Let us speak of the taxation system. Honest citizens who pay their taxes to Ottawa are asking, demanding, of the government that everyone at least pay his fair share. That is the least that can be asked, but it seems to me that it is already too much for this government.
In his May 1996 report, the Auditor General indicated his “serious concerns about the administration of the Income Tax Act involving the movement out of Canada of at least $2 billion of assets held in family trusts”.
On October 2, 1996, the Minister of Finance tabled a ways and means motion intended, he said, to plug this loophole. Over a year later, even with Bill C-28, we are still waiting.
If he is going to amend the tax rules with Bill C-28, the Minister of Finance should have followed the lead of the Bloc Quebecois, which, in the fall of 1996, introduced concrete proposals with respect to corporate taxation, two of them concerning the use of tax havens.
With respect to the deductibility of interest expenses—this is the first measure we suggested to the government—when a Canadian company has a subsidiary in a tax haven, first of all it benefits from very low tax rates on profits realized outside the country, but in addition it can deduct from its Canadian revenues the interest on loans used to invest in its subsidiary. We think that, in this particular case, the tax expenditure is too generous.
As for the deduction of intercorporate dividends, when a Canadian company has a subsidiary in a country with which Canada has a tax convention, the dividends paid by the subsidiary to head office are not taxed in Canada, under certain conditions. This Canadian rule is more generous than the practice in the United States. We are asking the federal government to amend the Income Tax Act so as to tax dividends from foreign subsidiaries in Canada and to grant a credit for tax already paid by a foreign subsidiary. These are proposals the government would do very well to bear in mind for its next budget.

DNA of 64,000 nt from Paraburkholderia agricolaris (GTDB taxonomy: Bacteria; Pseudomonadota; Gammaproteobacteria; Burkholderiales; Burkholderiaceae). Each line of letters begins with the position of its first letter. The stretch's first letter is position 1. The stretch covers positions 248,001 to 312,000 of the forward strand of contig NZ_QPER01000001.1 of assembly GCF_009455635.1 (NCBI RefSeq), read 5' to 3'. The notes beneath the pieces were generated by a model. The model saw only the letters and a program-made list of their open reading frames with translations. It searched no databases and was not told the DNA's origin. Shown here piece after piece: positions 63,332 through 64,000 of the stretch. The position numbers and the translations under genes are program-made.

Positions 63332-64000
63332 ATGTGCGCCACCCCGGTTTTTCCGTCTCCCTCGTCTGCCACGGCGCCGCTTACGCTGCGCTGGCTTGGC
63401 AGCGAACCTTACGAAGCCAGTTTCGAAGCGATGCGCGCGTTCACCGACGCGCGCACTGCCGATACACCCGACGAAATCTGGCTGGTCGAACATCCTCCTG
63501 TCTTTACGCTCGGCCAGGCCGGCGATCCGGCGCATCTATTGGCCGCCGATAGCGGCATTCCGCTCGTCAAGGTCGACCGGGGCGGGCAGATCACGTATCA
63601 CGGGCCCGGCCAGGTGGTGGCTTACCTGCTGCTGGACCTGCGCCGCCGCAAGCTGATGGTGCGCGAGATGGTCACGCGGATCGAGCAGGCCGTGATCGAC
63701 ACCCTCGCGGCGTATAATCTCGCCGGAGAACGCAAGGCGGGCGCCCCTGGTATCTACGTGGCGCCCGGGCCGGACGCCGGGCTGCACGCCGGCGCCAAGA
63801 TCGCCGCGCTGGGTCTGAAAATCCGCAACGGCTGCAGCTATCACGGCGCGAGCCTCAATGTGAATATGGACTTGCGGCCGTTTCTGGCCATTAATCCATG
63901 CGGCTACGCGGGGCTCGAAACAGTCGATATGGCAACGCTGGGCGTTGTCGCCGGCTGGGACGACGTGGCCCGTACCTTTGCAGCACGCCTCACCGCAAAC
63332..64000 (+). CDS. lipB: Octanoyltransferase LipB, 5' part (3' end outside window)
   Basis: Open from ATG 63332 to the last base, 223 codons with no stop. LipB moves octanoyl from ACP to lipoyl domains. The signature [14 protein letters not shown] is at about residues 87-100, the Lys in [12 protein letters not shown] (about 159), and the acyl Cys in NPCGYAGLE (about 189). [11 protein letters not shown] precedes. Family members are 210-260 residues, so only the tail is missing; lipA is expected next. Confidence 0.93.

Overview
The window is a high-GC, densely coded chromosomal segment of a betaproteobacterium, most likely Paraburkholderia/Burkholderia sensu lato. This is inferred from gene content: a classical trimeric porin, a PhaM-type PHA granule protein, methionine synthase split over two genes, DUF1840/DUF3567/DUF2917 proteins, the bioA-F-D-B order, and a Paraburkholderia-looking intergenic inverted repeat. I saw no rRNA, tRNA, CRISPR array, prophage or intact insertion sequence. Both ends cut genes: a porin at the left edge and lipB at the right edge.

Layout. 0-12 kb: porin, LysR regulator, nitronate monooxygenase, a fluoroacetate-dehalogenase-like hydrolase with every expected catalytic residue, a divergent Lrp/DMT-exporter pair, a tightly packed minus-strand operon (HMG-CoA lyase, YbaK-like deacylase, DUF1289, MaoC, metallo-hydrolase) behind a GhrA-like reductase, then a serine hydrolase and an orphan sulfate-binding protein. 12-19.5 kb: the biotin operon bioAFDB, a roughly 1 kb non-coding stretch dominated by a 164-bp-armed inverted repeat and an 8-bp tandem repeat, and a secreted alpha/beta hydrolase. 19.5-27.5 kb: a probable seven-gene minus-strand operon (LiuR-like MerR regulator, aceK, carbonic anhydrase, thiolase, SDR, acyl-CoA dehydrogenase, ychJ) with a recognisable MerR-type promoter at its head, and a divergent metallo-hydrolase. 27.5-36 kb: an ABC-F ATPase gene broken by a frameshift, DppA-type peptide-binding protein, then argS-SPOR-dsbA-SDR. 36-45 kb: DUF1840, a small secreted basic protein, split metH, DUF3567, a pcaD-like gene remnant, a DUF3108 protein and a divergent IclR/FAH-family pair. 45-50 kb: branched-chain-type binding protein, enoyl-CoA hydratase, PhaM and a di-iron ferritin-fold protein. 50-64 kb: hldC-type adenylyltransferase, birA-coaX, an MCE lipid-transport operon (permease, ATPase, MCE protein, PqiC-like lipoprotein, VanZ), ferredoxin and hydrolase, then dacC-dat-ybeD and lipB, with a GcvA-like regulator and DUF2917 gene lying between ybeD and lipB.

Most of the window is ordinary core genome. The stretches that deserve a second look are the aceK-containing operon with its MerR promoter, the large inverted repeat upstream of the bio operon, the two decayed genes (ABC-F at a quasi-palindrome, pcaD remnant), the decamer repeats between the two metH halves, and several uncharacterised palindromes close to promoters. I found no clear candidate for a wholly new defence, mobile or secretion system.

But, although they say they want to put a stop to tax havens, the Liberals are in no hurry. Each year, the government loses billions of dollars because of loopholes in the present tax system. These shameless tax avoidance schemes deprive the government of huge amounts that could indirectly benefit Quebec and Canadian taxpayers. Bill C-28 raises once again, but in a negative way, the infamous issue of tax havens, particularly as regards the taxation of capital goods in the context of the foreign accrual property income, or FAPI.
We are talking here about subsidiaries or companies whose primary activity is to generate revenues from the ownership of goods or stocks. These non-active ventures must pay taxes to Canada on the revenues generated through their goods or stocks, unlike the companies that are actually involved in and making profits from shipping operations.
Clause 241 of Bill C-28 would amend subsection 250(6) of the Income Tax Act to allow a Canadian corporation that owns but does not operate shipping subsidiaries to have these treated as the equivalent of an actual shipping company.
So, instead of telling companies involved in shipping activities abroad that they will now have to pay taxes to Canada like any other corporation, the government is saying to those currently paying taxes that they will no longer have to do so. The minister has a rather strange notion of fairness.
One has to wonder what is in it for ordinary taxpayers. The federal government keeps asking them to tighten their belts and put up with the savage cuts in transfers for health, education and social assistance, but it makes it even easier to move capital abroad.
For these reasons, and for many others that will be raised by my colleagues, I cannot support Bill C-28.